|SCIENTIFIC DISCIPLINARY SECTOR||CHIM/09|
Applied Medicinal Chemistry is the discipline dealing with all the technological, scientific and bureaucratic aspects indispensable in order to develop and launch on the pharmaceutical market a new drug. Therefore in this course all the strategies carried out by pharmaceutical companies to optimize safety and bioavailability of the new active ingredient are exhaustively treated.
Providing students all the fundamental principles they need to join a team of researchers of pharmaceutical companies involved in the design and development of a new drug endowed with high therapeutic index.
Providing students all the fundamental principles about drug discovery and development, INN and IUPAC nomenclature of organic drugs, preformulation and biopharmaceutics studies, drugs metabolism, drugs targeting and advances in pharmaceutical polymers.
At the end of the Applied Medicinal Chemistry course, students will be able to:
• describe the pharmaceutical industry organization
• write the correct IUPAC name of an organic active pharmaceutical ingredient
• link the correct International Nonproprietary Name to the therapeutic class of the active pharmaceutical ingredient
• establish the best studies to define the chemical and physical properties of an active pharmaceutical ingredient
• design the best chemical and/or formulation changes for an active pharmaceutical ingredient to optimize its bioavailability
• identify the best strategies to improve the therapeutic index
To completely understand all the topics treated in the course, students need to have already passed the following exams: medicinal and toxicological chemistry I; technique, socioeconomy and pharmaceutical legislation I
Theoretical lessons may be held online and they are aimed at simplifying the comprehension of the pharmaceutical topics treated. In this context the teacher supports particular closer examination of those topics particularly difficult to understand for students. Before starting a new lesson, to facilitate students to learn several connected chapters, a brief summing up of the previous lesson is carried out.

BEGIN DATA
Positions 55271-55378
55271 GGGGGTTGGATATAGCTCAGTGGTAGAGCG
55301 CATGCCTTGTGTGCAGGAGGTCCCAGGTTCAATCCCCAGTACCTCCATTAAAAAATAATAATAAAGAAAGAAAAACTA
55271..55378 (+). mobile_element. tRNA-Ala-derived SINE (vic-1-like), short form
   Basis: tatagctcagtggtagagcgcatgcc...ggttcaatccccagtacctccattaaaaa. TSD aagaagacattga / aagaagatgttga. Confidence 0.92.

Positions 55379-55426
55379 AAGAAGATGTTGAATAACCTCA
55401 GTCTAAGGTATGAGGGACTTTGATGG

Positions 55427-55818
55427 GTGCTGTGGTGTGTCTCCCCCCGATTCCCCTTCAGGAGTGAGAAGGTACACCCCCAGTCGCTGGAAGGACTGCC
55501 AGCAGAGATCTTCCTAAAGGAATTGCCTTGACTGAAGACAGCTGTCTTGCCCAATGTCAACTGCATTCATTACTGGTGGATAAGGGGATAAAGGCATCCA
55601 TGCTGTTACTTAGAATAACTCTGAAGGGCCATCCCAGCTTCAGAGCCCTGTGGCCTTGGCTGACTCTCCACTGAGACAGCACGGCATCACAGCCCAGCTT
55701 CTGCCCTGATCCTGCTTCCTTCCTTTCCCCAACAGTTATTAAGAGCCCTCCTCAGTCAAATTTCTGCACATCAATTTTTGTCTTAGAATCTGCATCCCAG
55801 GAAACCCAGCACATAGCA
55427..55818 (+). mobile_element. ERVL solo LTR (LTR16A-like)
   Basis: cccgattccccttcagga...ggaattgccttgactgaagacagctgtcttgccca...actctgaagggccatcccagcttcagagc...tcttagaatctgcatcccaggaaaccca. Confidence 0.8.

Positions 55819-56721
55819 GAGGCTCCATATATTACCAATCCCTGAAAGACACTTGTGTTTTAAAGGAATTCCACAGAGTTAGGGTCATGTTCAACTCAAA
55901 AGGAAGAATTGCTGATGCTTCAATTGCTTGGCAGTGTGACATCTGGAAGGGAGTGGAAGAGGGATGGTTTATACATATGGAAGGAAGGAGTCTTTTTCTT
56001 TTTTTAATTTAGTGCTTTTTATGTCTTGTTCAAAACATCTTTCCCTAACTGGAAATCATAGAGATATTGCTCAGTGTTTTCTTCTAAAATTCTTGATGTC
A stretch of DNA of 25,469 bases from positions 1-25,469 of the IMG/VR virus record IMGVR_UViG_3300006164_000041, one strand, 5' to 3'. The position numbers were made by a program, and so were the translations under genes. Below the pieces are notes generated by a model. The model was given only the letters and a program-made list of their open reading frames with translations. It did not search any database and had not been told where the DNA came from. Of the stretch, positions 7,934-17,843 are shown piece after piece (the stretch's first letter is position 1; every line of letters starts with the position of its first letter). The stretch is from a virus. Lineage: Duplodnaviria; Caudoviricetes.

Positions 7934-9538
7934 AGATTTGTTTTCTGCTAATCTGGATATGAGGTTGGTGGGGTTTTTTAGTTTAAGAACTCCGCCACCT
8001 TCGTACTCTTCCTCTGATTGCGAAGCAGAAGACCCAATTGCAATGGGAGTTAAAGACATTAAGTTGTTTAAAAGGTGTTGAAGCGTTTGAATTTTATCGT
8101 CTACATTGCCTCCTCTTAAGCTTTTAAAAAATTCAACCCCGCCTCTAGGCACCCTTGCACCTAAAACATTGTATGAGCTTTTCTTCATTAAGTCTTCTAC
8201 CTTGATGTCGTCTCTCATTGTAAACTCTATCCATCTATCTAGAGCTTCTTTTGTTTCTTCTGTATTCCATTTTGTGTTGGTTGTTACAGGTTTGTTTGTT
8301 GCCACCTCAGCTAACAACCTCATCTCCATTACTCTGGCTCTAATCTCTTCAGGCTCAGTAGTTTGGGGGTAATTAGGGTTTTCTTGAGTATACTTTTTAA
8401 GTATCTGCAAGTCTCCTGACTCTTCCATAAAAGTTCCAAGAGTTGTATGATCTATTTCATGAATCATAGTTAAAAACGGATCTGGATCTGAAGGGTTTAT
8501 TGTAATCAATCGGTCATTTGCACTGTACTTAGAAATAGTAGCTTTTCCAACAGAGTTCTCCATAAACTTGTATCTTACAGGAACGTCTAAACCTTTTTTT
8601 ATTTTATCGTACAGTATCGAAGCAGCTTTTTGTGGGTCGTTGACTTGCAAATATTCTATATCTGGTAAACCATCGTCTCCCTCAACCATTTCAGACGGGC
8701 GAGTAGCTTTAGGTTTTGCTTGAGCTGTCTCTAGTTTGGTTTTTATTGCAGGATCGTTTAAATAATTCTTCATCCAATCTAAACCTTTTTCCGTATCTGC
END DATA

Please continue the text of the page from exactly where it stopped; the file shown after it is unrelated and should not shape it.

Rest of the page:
Drug Discovery and development
INN and IUPAC nomenclature of organic drugs
The development of new active ingredients
Macromolecules and pharmaceutics
A particular book to make reference to Applied Medicinal Chemistry doesn't exist. The 8 chapters of the course are composed by topics put together properly by the teacher and deriving from updated and reliable reviews in the field of applied medicinal chemistry. Each chapter is exaustively explained to students throughout the lessons and for every chapter comprehensive notes are available on Aulaweb.
Office hours: Depending on his own professional engagements and by appointment, the teacher is always available to receive students.
GIANCARLO GROSSI (President)
SARA BALDASSARI (Substitute)
ELEONORA RUSSO (Substitute)
CARLA VILLA (Substitute)
GUENDALINA ZUCCARI (Substitute)
Classes usually start every year around the 20th of September with a weekly engagement of 6 hours splitted among three lessons each lasting two hours.
All class schedules are posted on the EasyAcademy portal.
The Applied Medicinal Chemistry exam may also be taken online and it is divided into two parts: the first one about drugs IUPAC nomenclature and Macromolecules in pharmaceutics is written and carried out during the course; the second one is oral and lasts about 45 minutes for each students. Questions deal with 5 topics chosen by the teacher among the subjects treated during the course.
Since Applied Medicinal Chemistry Course deals with topics about the chemistry and bioavailability of most successful drugs, teacher assesses student's ability to both explain clearly all the topics treated in the course and write correctly chemical structures involved in the exam questions.
Throughout the course but also before exams, depending on student's request, the teacher is available to offer additional explanations about subjects discussed during the course and considered more difficult to learn by students.